These “special tax privileges” are estimated to amount to about $13 billion over 5 years, or $2.6 billion a year—nationally. Just in Texas, the oil & gas production tax probably generated more than $10 billion in 2022.

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Thanks for this. I added a footnote re direct Vs indirect subsidies in there, the latter of which is the vast majority.

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There is a lot of sneaky fake accounting going on in the energy policy area. Another trick is the use of "levelized cost of energy" (LCOE) which completely ignores tremendous differences in availability and reliability of various energy sources and the need for backup power for intermittent sources such as solar and wind. I've been wanting to write a piece about this but haven't gotten to it. Here's a good piece by Zion Lights who, amazingly, used to be a spokesperson for Extinction Rebellion. A rare case of someone becoming enlightened!




And plenty of stuff by Robert Bryce. Here's a particularly relevant one:


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Yeah technically the subsidy doesn't matter to the broader point, because it's waving towards the benefits this brings, which is incredibly hard considering most of the modern world is dependent on fossil fuels in some way shape or form

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Rather than giving you a number, I'll suggest taking a look at the following.

6 fallacies of the fossil fuel subsidies myth:

Ignoring unique punishments for fossil fuels

Ignoring unique preferences for solar and wind

Conflating total with per-unit subsidies

Inflating “negative externalities”

Conflating giveaways with subsidies

Conflating deductions with subsidies


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My main threat model is outright superintelligence.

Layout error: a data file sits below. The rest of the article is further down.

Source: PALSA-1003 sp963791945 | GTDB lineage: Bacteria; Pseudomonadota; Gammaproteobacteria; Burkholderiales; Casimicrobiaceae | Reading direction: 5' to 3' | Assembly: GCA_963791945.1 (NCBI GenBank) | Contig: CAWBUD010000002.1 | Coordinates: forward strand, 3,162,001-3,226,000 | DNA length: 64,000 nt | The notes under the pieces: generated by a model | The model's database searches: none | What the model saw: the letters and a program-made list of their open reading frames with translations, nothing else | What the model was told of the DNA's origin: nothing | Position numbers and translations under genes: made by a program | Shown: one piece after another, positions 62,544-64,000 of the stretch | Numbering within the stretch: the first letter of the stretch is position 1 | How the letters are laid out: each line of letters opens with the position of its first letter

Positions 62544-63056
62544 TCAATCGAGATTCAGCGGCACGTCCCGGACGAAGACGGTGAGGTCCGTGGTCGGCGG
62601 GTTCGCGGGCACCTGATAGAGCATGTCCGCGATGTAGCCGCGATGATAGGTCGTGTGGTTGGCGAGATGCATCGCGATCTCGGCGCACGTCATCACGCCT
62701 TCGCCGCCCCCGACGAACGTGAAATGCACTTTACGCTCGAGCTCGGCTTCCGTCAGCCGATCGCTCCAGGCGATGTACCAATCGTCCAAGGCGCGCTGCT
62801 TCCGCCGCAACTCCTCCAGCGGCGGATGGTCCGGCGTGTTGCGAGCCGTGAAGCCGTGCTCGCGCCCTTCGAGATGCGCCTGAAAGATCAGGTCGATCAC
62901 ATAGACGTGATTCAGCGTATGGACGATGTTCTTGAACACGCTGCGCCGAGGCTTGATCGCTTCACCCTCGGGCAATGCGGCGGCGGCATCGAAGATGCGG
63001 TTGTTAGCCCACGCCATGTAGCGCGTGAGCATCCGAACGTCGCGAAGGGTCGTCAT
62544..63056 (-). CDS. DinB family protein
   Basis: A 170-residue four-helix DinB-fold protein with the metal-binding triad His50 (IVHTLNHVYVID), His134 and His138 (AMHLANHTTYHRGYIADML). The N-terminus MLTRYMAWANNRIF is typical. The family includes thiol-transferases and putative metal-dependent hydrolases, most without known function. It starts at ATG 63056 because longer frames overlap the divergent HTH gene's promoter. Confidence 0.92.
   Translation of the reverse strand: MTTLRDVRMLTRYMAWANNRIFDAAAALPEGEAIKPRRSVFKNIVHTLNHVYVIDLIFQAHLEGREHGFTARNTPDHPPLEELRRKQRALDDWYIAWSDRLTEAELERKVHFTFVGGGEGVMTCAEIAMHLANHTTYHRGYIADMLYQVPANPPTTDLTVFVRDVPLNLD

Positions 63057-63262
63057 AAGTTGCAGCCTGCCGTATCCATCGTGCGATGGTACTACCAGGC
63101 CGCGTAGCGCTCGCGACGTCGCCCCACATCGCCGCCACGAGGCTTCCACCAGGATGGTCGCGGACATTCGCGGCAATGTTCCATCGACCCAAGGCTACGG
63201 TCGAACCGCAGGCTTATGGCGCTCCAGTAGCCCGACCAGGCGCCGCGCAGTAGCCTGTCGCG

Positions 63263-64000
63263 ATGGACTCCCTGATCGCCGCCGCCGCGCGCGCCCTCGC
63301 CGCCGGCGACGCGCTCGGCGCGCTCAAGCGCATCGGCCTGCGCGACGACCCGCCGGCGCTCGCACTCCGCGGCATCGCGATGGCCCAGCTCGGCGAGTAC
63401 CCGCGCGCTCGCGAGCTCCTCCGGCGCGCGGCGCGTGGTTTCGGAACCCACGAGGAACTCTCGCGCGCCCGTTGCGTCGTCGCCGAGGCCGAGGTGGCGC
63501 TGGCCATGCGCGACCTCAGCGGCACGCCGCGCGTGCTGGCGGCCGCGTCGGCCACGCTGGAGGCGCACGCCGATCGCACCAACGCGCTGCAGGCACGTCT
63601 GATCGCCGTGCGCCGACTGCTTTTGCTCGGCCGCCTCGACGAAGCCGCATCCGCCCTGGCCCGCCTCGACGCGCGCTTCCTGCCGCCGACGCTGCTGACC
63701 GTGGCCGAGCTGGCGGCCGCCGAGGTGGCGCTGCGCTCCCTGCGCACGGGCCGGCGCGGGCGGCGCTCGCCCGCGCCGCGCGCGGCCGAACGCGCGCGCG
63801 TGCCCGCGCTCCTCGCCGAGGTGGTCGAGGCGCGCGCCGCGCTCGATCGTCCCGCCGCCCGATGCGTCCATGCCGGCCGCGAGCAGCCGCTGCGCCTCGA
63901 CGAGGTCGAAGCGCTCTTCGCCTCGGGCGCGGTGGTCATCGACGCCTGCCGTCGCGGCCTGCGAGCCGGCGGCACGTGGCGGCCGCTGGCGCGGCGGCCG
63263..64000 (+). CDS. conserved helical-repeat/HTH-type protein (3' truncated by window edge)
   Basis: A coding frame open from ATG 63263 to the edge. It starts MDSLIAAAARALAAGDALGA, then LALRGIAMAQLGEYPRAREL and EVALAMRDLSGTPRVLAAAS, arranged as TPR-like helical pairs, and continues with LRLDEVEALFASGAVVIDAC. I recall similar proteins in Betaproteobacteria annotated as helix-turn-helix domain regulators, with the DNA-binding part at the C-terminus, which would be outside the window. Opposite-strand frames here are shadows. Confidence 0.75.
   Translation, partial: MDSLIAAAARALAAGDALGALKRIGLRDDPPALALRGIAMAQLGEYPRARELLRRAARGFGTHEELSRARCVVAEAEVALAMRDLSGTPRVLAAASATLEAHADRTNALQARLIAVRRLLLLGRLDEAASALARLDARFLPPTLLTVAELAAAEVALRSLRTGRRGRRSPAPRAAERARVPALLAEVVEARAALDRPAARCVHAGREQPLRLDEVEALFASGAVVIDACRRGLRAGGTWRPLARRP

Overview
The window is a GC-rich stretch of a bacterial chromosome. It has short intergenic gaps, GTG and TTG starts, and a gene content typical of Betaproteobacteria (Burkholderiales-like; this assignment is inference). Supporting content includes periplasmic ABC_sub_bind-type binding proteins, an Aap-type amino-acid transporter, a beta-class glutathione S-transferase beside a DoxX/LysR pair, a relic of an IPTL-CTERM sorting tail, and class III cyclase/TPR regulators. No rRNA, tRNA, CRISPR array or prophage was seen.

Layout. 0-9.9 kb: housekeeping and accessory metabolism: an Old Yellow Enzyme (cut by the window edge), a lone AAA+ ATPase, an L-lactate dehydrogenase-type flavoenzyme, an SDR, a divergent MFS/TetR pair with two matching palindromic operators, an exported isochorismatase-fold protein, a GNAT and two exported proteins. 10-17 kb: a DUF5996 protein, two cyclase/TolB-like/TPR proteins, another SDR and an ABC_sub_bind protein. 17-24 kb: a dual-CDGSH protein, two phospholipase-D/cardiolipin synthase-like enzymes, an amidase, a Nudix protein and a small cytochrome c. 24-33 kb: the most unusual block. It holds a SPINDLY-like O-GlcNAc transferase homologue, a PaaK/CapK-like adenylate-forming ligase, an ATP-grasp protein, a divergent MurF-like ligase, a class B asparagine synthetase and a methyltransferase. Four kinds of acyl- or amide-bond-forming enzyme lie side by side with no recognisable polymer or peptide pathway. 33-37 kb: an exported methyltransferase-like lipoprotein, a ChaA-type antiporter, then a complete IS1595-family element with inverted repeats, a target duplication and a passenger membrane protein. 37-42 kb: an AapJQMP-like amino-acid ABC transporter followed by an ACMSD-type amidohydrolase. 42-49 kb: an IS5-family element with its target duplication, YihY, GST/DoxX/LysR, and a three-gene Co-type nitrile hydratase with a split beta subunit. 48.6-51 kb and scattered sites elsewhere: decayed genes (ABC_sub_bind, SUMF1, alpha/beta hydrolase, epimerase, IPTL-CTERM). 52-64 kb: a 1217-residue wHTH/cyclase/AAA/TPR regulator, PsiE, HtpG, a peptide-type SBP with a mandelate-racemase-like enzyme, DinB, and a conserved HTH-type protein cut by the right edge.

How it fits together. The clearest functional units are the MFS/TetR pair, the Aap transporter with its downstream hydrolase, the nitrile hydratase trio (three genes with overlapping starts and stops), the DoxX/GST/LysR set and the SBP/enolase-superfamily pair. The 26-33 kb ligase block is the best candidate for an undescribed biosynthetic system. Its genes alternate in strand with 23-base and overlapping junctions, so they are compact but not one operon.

"For what it’s worth, believing this flies in the face of literally everything we know to be true in the universe and the history of our species. There is no exponential curve that can satisfy that many constraints in a small enough timeframe, not without first supposing superintelligence to begin with."

Humans spending 100,000 years running around with pointy sticks, and then building a rapidly growing high tech civilization is at least an existence proof of exponentialish behavior.

What timeframe do you consider "small enough". Suppose we make human level AI. That AI fairly quickly gets to be about as powerful as humans. We spend 100 years in a state where humans and AI's are roughly matched. Human's can't "just reprogram" the AI's any more than the AI's can "just do brain surgery" on the humans. Then the AI's get smarter and go full superintelligent and kill all humans. In this hypothetical with an extremely long timeframe, humans are still wiped out in the end.

That said, I don't know what you think the constraints are, and why you think they couldn't be satisfied by a very fast and somewhat superhuman AI working on making itself faster and more superhuman.

Extreme cases. Suppose making the AI smarter was as simple as turning the line that says "IQ=100" into a line saying "IQ=1000000". In the most extreme case, that would be all it takes. It's probably more likely that the AI would take a big increase in compute to get really smart. There are plenty of things a smart human level AI could do to make a lot of money online. Things like programming games or running crypto scams. Or it could just hack some big computers directly.